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View of the old bunker.

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View of Waikiki in the distance.

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Headed back down wasn’t easy either. Trying to maintain balance on tired legs, and the constant pounding on my knees took a lot out of me.

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Once I rested after the hike, I went back to Waikiki to take in the waves. My legs were sore and trembling from the strain, but the day was not over. I’m not much of a water guy, so I left the surfing to other other tourists. Oddly enough, I ran into some nice folks who where from Los Lunas, NM…that’s only about 200 miles from my home! Small world.

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Second challenge: James was able to sneak away early from his conference and we went to Hanauma Bay there we’d get our first experience of snorkeling! Hanauma is located along the southeast coast Oahu in the Hawaii Kai, not too far from Koko Crater.

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Renting the gear was a reasonable $25 and we dove in. I hadn’t been in the water since my teenage years, and I discovered my swimming skills were a bit rusty at best.

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So with that limitation discovered, I didn’t venture too far from the beach. The clean water offered some cool fish encounters.

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Later in the evening, I got my steps in on my Fitbit (19,000 total for the day) as we wandered around various farmers markets and shops in Waikiki. Of course, we had to sample some of the local food and beverages around.

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I was tempted to buy this as a gag gift!

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Speaking of coconuts…

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Some fresh paella.

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Creamy Japanese Ramen.

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Fresh fruit cup.

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This is mighty condensed, but hope you get a flavor of the fun. That covers Part I of this trip. Stay tuned for Part II in a few days!

 

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A New Year and Drive to Marfa, TX

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Happy New Year!

While we all get back in the swing of things after the holidays, I needed to sit down and reflect a little on 2017. It’s been a good year.

Here’s a quick little review:

  • Total Miles Covered: 32,490 or 23,300 (6 “S”), 9,190 (6 “i”)
  • Number of Journeys: Only Seven 😦
  • Most Memorable Drive: Pikes Peak and Mt. Evans, CO
  • Best Observed Fuel Economy: 36mpg in the “i” from Las Cruces to Albuquerque
  • Worst Observed Fuel Economy: 23mpg in the “s” in hard driving to Utah with a headwind
  • Blog stats: I’m not posting any here as my lack of attention to the blog last year gave laughable stats. Let’s just leave that up to your imagination.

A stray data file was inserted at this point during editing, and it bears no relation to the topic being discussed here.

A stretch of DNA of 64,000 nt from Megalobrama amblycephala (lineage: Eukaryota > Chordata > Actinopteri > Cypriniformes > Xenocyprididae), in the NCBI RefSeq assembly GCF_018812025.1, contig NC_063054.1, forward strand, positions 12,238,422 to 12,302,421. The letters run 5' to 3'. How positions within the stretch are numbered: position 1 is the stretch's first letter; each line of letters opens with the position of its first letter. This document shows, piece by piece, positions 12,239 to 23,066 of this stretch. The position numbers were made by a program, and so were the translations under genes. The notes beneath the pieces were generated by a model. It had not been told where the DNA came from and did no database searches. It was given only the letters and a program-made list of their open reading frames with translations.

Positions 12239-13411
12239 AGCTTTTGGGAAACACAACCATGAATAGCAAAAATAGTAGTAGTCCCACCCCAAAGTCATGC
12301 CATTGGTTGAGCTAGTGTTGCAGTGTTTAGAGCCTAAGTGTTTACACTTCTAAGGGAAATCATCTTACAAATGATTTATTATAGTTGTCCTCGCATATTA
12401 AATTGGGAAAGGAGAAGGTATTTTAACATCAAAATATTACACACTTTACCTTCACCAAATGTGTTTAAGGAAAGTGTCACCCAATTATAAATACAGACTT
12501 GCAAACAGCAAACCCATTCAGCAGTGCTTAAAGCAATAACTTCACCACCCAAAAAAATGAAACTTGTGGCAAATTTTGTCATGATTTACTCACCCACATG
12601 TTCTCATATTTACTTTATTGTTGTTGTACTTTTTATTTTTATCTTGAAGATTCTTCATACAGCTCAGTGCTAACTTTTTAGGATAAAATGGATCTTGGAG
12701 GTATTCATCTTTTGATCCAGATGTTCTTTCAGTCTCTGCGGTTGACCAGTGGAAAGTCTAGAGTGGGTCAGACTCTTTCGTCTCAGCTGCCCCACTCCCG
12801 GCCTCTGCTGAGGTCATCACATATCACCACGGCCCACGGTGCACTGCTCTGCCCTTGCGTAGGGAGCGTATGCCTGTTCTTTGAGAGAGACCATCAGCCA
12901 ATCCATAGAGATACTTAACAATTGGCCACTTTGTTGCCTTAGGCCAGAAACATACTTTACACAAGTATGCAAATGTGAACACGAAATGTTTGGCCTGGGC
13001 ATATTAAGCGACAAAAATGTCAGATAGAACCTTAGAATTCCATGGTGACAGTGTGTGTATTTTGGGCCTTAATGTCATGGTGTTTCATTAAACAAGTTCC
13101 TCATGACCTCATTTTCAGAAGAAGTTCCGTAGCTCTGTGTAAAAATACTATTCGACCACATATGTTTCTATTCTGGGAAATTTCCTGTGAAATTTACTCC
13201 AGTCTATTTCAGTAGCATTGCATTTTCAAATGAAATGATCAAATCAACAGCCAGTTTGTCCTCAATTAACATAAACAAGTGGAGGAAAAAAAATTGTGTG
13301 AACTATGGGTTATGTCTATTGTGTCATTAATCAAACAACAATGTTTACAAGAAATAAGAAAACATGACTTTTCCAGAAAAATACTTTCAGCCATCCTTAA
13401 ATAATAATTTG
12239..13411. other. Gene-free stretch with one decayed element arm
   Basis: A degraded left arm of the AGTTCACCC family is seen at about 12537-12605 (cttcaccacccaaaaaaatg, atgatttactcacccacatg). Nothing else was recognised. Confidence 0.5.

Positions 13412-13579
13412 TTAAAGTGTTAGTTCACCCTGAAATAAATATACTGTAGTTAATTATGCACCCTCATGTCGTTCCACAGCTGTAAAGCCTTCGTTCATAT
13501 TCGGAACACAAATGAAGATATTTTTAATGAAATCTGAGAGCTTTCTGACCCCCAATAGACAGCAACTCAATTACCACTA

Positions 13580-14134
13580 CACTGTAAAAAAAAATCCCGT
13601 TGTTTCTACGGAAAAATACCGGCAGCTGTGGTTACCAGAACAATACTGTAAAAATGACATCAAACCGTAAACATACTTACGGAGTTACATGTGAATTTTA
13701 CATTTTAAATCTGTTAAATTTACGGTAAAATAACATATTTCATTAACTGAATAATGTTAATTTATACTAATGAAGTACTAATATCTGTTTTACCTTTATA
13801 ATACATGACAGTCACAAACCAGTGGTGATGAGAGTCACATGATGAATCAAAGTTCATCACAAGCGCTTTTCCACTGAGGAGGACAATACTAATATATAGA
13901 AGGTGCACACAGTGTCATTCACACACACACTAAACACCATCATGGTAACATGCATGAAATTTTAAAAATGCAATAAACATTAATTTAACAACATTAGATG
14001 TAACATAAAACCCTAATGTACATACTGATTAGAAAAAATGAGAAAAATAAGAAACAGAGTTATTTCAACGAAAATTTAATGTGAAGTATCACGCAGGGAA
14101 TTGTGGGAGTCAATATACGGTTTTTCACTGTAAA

To finish off 2017, I wanted to get out on the road for day’s adventure. When looking at the map and general radius around Las Cruces, I didn’t see anything that appealed to me. Lots of, “been there, done that.” So, I looked a little further and my eye kept going to west Texas. There isn’t much to west Texas aside from El Paso and a few odd attractions such as Prada Marfa along Highway 90 (about 40 miles north of Marfa, TX). If I went there, that would be about a 500 mile journey all together just to take a few photos and the only car I had available to me was the grey “S” which has a broken clutch pedal assembly and misbehaving radiator fan (the “i” was currently getting some general maintenance items addressed). There would be long stretches of road where cell reception would be spotty at best. It would be stupid to go that far in a day. So, I went.

Prada Marfa:

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I’m generally not one to make a big deal out of art nor am I interested in fashion. I’m sure that’s evident from photos you’ve seen of me on here. I do like sculptures and any sort of installations that make you tilt your head in curiosity. Therefore, Prada Marfa fit the bill for me. It is considered a sculpture by artists Elmgreen and Dragset and it’s been around since 2005. Designed to resemble a miniature Prada store, there are actual Prada merchandise displayed through the large glass windows. Prada allowed Elmgreen and Dragset to use the Prada trademark for this work.

There were a few struggles. I couldn’t find any information on land usage, but TxDOT first assumed this to be like a bill board and deemed it illegal as it didn’t fit permit regulations. After much coordination and bickering, it is now reclassified as a museum/exhibit and this exempts the structure from any signage laws.

Let’s get going! Here leaving from Las Cruces at exactly 9:42am.

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I set out for the 10 hour drive where I knew I was getting myself into some long, dull freeway driving on I-10. Here’s the Texas state line.

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To cope with the endless freeway, I streamed some Podcasts on my phone, turned on the seat heaters, set the cruise and settled in for the long haul.

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Texas 80mph speed limits did help speed things up a bit.

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5th Gear, 86 mph, and my little V6 was happily buzzing away at 3,600 rpm.